Shaun Dingwall

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Shaun Dingwall
Shaun Dingwall 2009.jpg
Born 1970 (age 43–44)
London, England

Shaun Dingwall (born 1970) is an English actor and is known for his roles on film, television and stage.

Early life[edit]

Shaun Dingwall was born in 1970 and attended Ilford County High School for Boys until 1988. His initial ambition was to become a photographer and for several years he worked as an assistant photographer within the fashion industry and commercial car industry. In 1990 he decided to change direction and attended the Central School of Speech and Drama.

Television[edit]

Dingwall has played leading roles in many drama series such as the BAFTA winning BBC One serial Charles II: The Power and The Passion (as Thomas Osborne, Earl of Danby) directed by Joe Wright, The Long Firm (as Lenny, the hippy criminologist) written by Joe Penhall and the epic serial In A Land of Plenty as the central role James Freeman . He also appeared in another period drama, the BBC adaptation of Crime and Punishment as Rhazhumikin. He played the recurring character Pete Tyler in the revival of Doctor Who. He also played a detective in Paul Abbott's groundbreaking drama Touching Evil. One of Dingwall’s earlier roles was as Lance Corporal Steve Evans in Soldier Soldier. He later played the role of a soldier as Major Godber in another BAFTA winner, the Channel 4 film Mark of Cain.

He was a regular in ITV's series of police thriller serials, Touching Evil, from 1997 to 1999. In 2000 he appeared as James Freeman in the BBC epic serial In A Land Of Plenty. In 2004 he appeared in a guest role in BBC Two's adaptation of The Long Firm and as Scipio Africanus in the 2006 BBC docu-drama Hannibal - Rome's Worst Nightmare.

In 2007, he appeared in the BBC television movie Learners, together with David Tennant. In 2008, he plays David Grant, Abby's husband, in the re-imagined BBC series Survivors.

In January 2009 he appeared in the TV drama Above Suspicion as DI Mike Lewis. Since January 2010 he has appeared as Reg Trotter in three episodes of Rock & Chips, a prequel to the long-running series Only Fools and Horses.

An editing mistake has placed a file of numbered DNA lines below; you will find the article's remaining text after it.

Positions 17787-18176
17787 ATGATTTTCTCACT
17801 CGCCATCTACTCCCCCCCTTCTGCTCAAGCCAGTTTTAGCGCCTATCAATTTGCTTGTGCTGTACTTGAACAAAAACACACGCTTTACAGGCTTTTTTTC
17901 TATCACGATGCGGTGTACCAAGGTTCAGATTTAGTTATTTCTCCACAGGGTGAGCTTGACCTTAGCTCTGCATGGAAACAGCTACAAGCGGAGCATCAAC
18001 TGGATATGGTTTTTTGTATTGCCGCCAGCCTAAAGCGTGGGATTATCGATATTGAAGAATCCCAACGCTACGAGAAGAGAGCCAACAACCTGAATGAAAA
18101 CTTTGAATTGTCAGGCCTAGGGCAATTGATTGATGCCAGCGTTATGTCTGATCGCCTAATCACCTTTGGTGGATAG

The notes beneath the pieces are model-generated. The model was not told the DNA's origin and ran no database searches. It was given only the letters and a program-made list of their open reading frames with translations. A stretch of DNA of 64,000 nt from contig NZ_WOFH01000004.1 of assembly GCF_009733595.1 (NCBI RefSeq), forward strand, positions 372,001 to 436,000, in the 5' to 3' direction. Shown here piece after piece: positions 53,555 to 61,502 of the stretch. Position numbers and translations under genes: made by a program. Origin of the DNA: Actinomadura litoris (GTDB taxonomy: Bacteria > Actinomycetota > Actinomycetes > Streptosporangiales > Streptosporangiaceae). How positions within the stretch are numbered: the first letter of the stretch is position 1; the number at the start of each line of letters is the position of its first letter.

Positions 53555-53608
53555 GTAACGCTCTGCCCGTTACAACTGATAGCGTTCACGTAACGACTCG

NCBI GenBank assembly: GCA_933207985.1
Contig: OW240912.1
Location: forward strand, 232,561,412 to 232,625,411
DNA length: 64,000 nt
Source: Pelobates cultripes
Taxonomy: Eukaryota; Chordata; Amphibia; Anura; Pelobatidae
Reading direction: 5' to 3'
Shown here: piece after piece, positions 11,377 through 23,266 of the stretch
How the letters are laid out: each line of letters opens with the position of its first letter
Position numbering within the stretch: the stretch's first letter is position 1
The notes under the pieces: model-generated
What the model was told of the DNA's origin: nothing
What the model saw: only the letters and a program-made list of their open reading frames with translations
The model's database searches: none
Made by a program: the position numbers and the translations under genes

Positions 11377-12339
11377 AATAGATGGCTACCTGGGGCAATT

In August 2011, Shaun appeared as Detective Superintendent Stuart Barlow in New Tricks on BBC One. In 2014, he will appear in The Driver.

Film[edit]

Dingwall’s film career began with a small role in Second Best playing the same character as William Hurt. Dingwall portrayed a younger version of the character Graham in several flashback scenes. The film was directed by Academy Award-winner Chris Menges and also stars John Hurt. This was followed by Villa Des Roses where Dingwall played Richard Grunewald, the German artist who wins the heart of Louise Creteur, played by Julie Delpy. The film is an adaptation of the well-known Belgian novel, and went on to win the Best Feature award at the 2002 Hollywood Film Festival. Dingwall also played Kevin in the BBC film Tomorrow La Scala. The film was a huge hit at the Cannes Film Festival but did not receive a theatrical release (The film was directed by Francesca Joseph, who Dingwall later worked with on Learners). More recent appearances in films include On A Clear Day, Colour Me Kubrick, Someone Else and Hush.

Theatre[edit]

Dingwall has worked extensively in British theatre and has appeared in London's West End several times. Most recently he appeared in The Man Who Had All the Luck at the Donmar Warehouse as 'Gus', the enigmatic Austrian mechanic in search of the American dream. This was Dingwall's second time at the Donmar. He appeared there in Beautiful Thing in 1995 playing Ste. Other appearances have included Joey in Incomplete and Random Acts of Kindness at the Royal Court and Achilles in Troilus and Cressida at the Old Vic. In 2004 Dingwall fulfilled a lifelong ambition by playing Hotspur in Henry IV, Part 1 at the Bristol Old Vic.

Other[edit]

He was on the international jury of the 2009 & 2010 Red Rock Film Festival.
He directed and appeared in the music video for "Fingertip"' by Paper Crows in 2011.
He appeared as Darren in the promo video for "I Started a Joke" by Faith No More in 1998.

External links[edit]